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Visitor Mail Thread
Privacy and the Constitution

There are 3 comments in this Thread
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12/1/1999 -  The Editors write ...
Is Privacy a Constitutional Right?
      Post to Main Thread   Reply to the Editors

The issue of privacy is getting a new look.

When it first became a hot topic in the 60's, privacy was all about what two consenting adults might or might not be doing in the privacy of their homes. In fact it was just such a case that opened the doors to the constitutional examination of the concept of privacy when, in 1965, the U.S. Supreme Court decided Griswold v. Connecticut, a case testing the validity of that state's law banning the use of contraceptives. The Court found that a fundamental right to privacy existed in the "penumbras formed by emanations" of the Bill of Rights.

Normally we would have a problem with a newly discovered "right" found in such nebulous -- if not plainly invented -- constitutional law. But we have a hard time imagining a situation where an invasion of privacy is not an encroachment on individual freedom. And one does not need to look into "penumbras formed by emanations" to find the right to freedom.

But the focus on privacy is even sharper today when, though your bedroom might have received some constitutional protection, your medical records, your buying and credit history, the personal information you must give the government in return for a plethora of licensed "privileges", even your e-mail and web-surfing habits, cannot be assumed to be private. Especially when there is someone willing to pay for the information.

One of the hallmarks of a truly free people is its willingness to grant and accept anonymity out of respect for freedom. When we surrender our right to keep who we are, how we live and what we think to ourselves, it should be knowingly and willingly, generally in return for something we value as highly. When it is taken from us without our knowledge or consent, it is an invasion of privacy, an assault on our freedom, and should be illegal.

Privacy and freedom are the same right.

11/14/2001 -  Mike Fuller, Crowley, LA writes ...
Griswold v. Connecticut
      Post to Main Thread   Reply to Mike Fuller

The information provided by "Common Sense Americanism" is non objective and reactionary. The only sense I feel is the want for the writers and editors to regress to the elimination of all individual rights and liberties that our founding fathers fought for. Just be glad that they were liberal or else you wouldn't have the right to print your one-sided stance on this issue, which is aginst the opinion of our government. I was looking for information on this subject, not an opinion. I prefer to draw my own conclusions based on neutral inforamtion. You should try it sometime; maybe you would disagree with your own writings.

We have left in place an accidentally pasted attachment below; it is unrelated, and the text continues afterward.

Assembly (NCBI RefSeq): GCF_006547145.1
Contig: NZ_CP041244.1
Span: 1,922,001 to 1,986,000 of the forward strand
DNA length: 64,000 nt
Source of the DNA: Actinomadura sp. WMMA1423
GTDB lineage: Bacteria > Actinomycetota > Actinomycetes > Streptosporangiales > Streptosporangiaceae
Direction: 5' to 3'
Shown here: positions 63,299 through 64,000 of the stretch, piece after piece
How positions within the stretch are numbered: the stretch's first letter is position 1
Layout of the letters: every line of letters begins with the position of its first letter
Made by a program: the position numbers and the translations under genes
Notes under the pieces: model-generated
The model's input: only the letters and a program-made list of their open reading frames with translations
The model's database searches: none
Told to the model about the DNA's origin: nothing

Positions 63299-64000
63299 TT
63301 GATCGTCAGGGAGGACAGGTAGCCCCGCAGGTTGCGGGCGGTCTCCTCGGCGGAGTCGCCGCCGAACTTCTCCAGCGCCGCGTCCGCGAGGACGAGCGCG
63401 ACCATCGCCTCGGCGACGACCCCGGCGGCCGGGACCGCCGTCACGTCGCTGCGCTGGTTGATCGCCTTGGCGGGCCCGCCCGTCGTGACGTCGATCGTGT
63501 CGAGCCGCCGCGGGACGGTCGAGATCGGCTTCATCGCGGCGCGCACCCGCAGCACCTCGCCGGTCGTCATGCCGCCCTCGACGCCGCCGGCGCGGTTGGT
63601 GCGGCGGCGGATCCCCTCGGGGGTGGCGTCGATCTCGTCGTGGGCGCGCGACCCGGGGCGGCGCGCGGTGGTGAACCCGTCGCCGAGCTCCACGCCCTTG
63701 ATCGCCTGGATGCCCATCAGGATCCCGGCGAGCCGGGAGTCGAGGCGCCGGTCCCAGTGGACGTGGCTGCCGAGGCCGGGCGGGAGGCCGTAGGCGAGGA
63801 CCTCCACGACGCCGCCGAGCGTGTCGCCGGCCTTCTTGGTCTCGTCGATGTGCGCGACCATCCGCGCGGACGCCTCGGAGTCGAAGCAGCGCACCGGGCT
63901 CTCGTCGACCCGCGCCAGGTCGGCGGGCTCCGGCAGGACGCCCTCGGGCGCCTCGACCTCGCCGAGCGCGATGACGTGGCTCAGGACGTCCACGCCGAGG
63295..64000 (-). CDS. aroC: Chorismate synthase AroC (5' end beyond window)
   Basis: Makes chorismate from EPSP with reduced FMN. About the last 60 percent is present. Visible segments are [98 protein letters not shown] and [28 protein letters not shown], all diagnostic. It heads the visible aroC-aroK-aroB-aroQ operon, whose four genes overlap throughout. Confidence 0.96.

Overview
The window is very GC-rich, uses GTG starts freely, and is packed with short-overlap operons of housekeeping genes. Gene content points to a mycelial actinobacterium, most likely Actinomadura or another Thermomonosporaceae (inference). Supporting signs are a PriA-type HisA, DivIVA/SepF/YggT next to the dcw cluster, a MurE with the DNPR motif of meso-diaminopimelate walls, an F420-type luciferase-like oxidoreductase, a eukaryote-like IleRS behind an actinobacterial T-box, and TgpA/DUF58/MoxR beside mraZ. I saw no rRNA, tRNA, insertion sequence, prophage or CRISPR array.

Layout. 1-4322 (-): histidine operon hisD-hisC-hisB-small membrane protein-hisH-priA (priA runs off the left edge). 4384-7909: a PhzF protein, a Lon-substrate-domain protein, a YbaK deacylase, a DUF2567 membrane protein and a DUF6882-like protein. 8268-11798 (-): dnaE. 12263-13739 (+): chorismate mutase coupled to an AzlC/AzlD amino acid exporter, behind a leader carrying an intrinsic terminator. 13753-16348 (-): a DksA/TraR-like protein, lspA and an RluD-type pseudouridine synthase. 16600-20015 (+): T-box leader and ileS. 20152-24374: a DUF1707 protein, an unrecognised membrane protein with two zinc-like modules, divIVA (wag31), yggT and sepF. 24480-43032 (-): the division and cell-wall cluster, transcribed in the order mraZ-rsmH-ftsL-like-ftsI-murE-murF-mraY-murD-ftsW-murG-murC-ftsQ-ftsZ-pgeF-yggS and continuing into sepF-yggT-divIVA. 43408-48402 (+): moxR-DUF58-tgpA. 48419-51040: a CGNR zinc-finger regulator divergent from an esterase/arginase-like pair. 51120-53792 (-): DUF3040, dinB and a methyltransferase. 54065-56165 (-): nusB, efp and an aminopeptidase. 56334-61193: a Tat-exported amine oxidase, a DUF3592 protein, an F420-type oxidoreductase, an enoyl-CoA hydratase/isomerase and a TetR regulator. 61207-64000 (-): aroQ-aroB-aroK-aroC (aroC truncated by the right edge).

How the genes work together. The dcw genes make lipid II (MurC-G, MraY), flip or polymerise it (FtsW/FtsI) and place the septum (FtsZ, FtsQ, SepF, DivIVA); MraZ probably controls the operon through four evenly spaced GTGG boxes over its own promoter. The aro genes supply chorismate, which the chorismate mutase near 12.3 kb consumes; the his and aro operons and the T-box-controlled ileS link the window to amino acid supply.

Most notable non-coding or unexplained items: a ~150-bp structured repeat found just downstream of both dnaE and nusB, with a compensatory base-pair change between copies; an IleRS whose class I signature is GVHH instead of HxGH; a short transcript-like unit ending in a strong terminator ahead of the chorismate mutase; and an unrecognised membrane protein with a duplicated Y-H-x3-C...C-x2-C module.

[Editors' Note:  Pardon us. We didn't realize we were not entitled to an opinion. Opinions, by the way, are information as well, seeking to add relevance to the facts they reflect. You are, of course, abundantly welcome to your opinion as well.

Reactionary. Has a nice ring to it. To us it means reversing our rush to socialism and reclaiming the visions of our Founders.]

2/11/2002 -  Mark Vorzimmer, Houston, TX writes ...
Trusted-Traveler ID Card Not To Be Trusted
      Post to Main Thread   Reply to Mark Vorzimmer

I agree with Mowbray on not wanting the government involved another intrusive government program, but that's not in the Aviation Security Bill and it's not what they've intended. The Bill only grants the Federal government the power to set the requirements of such a trusted passenger program. Currently it is the Air Transport Association and individual carriers that have presented programs for government approval, and that's the way it should be. FBI checks are not a part of the ATA's or the carriers programs...besides the terrorists involved in 9/11 had no FBI records.

When it comes to a trusted passenger concept, certainly we could allow federal, state and municipal law enforcement, military, airport and transportation workers, etc. some form of trusted status couldn't we? I'm sure there's many other groups that could be included amongst trusted passengers and subjected to much less screening, and since it's a good idea, let's put it in the hands of private enterprise--particularly so the federal government doesn't make a move in the abscence of private initiative. Remember, the feds are going to be in charge of screening come the 18th of February and if someone like the carriers don't move to make this screening burden much easier on them, they're going to seek approval for this concept themselves.


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